Sophie Sarrassat, Paul Senghor & Jean Yves Le Hesran | 24 Oct 2008 | Malaria Journal
In Thailand, South Africa and Zanzibar, a decrease in malaria morbidity was observed following the introduction of artemisinin-based combination therapy (ACT). In Senegal, therapeutic trials supervised the in vivo efficacy of artesunate plus amodiaquine from 1999 to 2005 at the M'lomp village dispensary. The trends in malaria morbidity in this village were evaluated from 2000 to 2002.
Harparkash Kaur et al | 15 Oct 2008 | PLoS One
Retail pharmaceutical products are commonly used to treat fever and malaria in sub-Saharan African countries. Small scale studies have suggested that poor quality antimalarials are widespread throughout the region, but nationwide data are not available that could lead to generalizable conclusions about the extent to which poor quality drugs are available in African communities. This study aimed to assess the quality of antimalarials available from retail outlets across mainland Tanzania.
Roger Bate & Karen Porter | 18 Sep 2008 | American Enterprise Institute
Drug procurement agencies and organizations spend billions of dollars on drugs for patients in the developing world. These drugs are essential to the health of many millions of patients--but only if they are safe and effective. The World Health Organization (WHO) and the Global Fund to Fight AIDS, Tuberculosis and Malaria offer "prequalification" programs designed to help drug procurers identify suppliers of safe and effective drugs.
Manuel W Hetzel et al | 16 Sep 2008 | BMC Public Health
Malaria is still a leading child killer in sub-Saharan Africa. Yet, access to prompt and effective malaria treatment, a mainstay of any malaria control strategy, is sub-optimal in many settings. Little is known about obstacles to treatment and community-effectiveness of case-management strategies. This research quantified treatment seeking behaviour and access to treatment in a highly endemic rural Tanzanian community. The aim was to provide a better understanding of obstacles to treatment access in order to develop practical and cost-effective interventions.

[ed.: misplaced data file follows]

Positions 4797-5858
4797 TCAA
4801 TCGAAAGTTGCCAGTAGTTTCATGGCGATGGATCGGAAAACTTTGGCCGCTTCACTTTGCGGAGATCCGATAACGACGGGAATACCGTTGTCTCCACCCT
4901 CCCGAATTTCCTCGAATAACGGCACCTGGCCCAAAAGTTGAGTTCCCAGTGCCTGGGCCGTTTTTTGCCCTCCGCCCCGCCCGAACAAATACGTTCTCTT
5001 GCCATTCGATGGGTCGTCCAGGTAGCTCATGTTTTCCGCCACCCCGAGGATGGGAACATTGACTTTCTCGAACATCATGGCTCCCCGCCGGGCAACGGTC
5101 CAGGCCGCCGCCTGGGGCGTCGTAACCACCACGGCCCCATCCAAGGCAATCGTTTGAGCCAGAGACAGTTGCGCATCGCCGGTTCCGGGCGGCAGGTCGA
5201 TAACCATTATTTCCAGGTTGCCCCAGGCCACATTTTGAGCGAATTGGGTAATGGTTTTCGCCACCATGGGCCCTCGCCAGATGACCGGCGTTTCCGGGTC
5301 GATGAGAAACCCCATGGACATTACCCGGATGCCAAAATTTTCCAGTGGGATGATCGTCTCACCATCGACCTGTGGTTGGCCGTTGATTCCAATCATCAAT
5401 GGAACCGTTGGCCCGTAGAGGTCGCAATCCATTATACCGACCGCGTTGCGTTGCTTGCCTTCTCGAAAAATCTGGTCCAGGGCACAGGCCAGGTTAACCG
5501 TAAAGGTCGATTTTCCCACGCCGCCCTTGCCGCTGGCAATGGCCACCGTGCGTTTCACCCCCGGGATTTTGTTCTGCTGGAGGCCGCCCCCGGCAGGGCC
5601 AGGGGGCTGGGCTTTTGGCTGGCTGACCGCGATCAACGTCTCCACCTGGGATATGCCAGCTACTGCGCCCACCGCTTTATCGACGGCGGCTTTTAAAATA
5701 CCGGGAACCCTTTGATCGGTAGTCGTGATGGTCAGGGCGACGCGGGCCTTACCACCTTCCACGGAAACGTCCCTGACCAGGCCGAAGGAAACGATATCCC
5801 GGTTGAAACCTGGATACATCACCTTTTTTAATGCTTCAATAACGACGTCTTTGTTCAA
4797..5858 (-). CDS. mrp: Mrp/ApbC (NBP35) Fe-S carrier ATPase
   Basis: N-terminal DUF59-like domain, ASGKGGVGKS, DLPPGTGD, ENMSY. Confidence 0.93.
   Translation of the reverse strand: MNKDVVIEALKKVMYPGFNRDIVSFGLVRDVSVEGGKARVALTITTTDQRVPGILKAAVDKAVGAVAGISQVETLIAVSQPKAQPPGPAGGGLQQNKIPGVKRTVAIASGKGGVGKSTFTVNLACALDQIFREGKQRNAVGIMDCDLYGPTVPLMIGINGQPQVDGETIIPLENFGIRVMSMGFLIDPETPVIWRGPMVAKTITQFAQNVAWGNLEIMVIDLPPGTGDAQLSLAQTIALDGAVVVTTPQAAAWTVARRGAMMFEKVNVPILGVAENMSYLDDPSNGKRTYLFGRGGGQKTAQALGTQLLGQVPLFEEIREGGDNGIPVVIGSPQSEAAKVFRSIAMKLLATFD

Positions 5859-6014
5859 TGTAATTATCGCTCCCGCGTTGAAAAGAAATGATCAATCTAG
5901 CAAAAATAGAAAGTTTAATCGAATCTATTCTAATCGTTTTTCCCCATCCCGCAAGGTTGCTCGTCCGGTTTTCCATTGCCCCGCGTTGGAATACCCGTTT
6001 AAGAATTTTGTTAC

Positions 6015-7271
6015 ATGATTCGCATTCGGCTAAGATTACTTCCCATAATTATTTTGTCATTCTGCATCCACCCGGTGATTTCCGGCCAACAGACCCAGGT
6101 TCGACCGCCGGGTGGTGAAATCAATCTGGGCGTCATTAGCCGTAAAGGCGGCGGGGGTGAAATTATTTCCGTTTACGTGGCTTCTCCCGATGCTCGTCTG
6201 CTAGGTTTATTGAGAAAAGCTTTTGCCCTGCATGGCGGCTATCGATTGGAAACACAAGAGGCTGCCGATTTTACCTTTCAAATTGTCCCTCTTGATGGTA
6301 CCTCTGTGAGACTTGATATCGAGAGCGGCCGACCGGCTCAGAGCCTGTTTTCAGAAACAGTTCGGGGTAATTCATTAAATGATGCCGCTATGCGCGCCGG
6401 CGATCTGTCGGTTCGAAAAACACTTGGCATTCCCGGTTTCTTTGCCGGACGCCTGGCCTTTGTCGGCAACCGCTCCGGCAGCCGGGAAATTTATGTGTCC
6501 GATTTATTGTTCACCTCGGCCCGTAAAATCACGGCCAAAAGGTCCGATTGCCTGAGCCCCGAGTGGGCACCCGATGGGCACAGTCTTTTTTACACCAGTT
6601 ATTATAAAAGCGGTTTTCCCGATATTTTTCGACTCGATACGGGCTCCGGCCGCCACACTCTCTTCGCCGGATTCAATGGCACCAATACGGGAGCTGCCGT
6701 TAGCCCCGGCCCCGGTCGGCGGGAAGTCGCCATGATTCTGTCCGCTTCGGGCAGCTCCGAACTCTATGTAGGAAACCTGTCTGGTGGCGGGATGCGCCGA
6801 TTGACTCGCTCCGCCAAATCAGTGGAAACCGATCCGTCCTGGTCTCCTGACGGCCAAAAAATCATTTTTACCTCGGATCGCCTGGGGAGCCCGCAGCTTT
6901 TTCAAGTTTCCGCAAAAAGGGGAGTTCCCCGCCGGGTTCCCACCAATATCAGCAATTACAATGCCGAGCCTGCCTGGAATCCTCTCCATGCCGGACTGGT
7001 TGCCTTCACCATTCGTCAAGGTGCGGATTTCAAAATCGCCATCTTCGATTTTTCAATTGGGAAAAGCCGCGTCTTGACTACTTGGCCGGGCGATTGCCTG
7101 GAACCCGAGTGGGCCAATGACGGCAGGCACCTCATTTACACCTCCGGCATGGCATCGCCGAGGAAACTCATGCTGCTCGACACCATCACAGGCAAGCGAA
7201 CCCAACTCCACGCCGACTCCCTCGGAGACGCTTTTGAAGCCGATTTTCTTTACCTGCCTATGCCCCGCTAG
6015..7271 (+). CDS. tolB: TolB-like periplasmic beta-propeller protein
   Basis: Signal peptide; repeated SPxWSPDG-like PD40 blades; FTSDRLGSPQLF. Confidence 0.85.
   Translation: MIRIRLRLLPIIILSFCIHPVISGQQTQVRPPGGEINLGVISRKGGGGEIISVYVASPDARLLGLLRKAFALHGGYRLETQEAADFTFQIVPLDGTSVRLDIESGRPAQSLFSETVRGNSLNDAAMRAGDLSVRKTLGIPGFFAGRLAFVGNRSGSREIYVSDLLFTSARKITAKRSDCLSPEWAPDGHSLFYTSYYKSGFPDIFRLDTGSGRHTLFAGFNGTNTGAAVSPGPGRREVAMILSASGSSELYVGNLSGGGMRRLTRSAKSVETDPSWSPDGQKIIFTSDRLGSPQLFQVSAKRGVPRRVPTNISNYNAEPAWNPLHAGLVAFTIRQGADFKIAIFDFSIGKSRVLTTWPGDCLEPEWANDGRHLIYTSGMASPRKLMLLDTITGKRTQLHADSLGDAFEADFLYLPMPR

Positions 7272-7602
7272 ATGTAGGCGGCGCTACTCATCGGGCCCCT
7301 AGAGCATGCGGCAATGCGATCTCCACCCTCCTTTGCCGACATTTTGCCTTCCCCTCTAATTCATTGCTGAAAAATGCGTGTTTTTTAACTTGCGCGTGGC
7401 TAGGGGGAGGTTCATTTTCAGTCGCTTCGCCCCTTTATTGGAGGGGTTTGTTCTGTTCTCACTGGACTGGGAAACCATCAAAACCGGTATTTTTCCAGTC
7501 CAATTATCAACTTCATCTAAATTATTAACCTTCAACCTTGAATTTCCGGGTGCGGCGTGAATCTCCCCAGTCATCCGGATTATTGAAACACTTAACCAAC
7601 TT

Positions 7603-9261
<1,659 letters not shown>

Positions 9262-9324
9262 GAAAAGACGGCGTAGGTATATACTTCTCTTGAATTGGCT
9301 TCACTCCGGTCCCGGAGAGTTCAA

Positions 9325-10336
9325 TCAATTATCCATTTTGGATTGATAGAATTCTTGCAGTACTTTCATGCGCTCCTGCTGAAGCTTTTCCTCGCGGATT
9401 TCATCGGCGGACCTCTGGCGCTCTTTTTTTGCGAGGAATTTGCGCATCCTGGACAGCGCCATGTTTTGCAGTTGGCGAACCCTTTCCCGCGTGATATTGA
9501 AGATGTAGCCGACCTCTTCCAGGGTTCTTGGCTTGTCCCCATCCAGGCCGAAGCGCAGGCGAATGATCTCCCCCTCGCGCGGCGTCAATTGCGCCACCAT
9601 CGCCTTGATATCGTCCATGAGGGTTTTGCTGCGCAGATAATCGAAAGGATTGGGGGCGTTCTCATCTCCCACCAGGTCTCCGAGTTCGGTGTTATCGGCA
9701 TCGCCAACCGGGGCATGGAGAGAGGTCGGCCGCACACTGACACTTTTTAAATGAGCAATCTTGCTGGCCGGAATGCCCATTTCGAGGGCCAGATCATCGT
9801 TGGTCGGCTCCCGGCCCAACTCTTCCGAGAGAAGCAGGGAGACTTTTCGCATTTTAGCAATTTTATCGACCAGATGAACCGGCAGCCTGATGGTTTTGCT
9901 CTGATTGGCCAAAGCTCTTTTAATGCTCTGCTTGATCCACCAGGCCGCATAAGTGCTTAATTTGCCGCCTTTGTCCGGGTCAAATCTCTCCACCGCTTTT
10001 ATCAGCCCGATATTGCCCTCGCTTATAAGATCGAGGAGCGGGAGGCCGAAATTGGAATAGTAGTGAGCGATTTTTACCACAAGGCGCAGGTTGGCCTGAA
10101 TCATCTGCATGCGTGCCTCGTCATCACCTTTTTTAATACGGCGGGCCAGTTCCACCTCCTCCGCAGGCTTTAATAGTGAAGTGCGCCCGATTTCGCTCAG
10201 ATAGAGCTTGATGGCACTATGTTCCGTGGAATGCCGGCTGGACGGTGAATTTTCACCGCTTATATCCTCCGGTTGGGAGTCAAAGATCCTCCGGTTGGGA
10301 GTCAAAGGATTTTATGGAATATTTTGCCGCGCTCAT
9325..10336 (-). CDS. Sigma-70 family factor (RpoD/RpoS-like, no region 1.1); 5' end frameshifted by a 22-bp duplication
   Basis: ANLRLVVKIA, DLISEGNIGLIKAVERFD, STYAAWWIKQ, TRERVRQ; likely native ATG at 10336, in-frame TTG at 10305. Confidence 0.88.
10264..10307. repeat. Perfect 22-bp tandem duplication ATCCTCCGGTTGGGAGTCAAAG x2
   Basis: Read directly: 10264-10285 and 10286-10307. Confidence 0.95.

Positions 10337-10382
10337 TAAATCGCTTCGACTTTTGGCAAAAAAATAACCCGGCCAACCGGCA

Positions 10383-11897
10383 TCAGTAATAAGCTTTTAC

None | 07 May 2008 | Africa Fighting Malaria
This report discusses some of the recent successes and great challenges in malaria treatment, notably exposing some of the policy reforms needed to achieve a sustained improvement in malaria treatment outcomes in Africa. The key recommendations at the beginning of this report and at the conclusion of each section summarize these issues and suggest constructive ways forward.
Roger Bate, Philip Coticelli, Richard Tren & Amir Attaran | 07 May 2008 | PLoS One
A range of antimalarial drugs were procured from private pharmacies in urban and peri-urban areas in the major cities of six African countries, situated in the part of that continent and the world that is most highly endemic for malaria. Semi-quantitative thin-layer chromatography (TLC) and dissolution testing were used to measure active pharmaceutical ingredient content against internationally acceptable standards.
Kabanywanyi et al. | 11 Nov 2007 | Malaria Journal
Tanzania switched the antimalarial first line to sulphadoxine-pyrimethamine (SP) in 2001 from ineffective chloroquine (CQ). By 2003 higher levels of SP resistance were recorded, prompting an urgent need for replacing the first line drug with ACT, as currently recommended by the World Health Organization. Despite this recommendation country-specific evidence-based data to support efficacy and safety profile of ACT is still limited. A study on the efficacy and safety of artesunate plus amodiaquine (AS+AQ) and artemether plus lumefantrine (AL)(Coartem(R)) was carried out in 2004 with the view of supporting the National Malaria Control Programme in the review of the policy in mainland Tanzania.
Bhattarai et al. | 06 Nov 2007 | PloS Medicine
The Roll Back Malaria strategy recommends a combination of interventions for malaria control. Zanzibar implemented artemisinin-based combination therapy (ACT) for uncomplicated malaria in late 2003 and long-lasting insecticidal nets (LLINs) from early 2006. ACT is provided free of charge to all malaria patients, while LLINs are distributed free to children under age 5 y (''under five'') and pregnant women. We investigated temporal trends in Plasmodium falciparum prevalence and malaria-related health parameters following the implementation of these two malaria control interventions in Zanzibar.
Paul W. Newton et al | 13 Jun 2006 | PloS Medicine
Falciparum malaria kills, and it particularly kills the rural poor. Artemisinin derivatives, such as artesunate, are a vital component of Plasmodium falciparum malaria treatment and control in the face of globally increasing antimalarial drug resistance. Since 1998 a worsening epidemic of sophisticated counterfeit "artesunate" tablets (containing no artesunate) has plagued mainland Southeast Asia (see Figure S1). In some countries, most of the available artesunate is fake [1-5].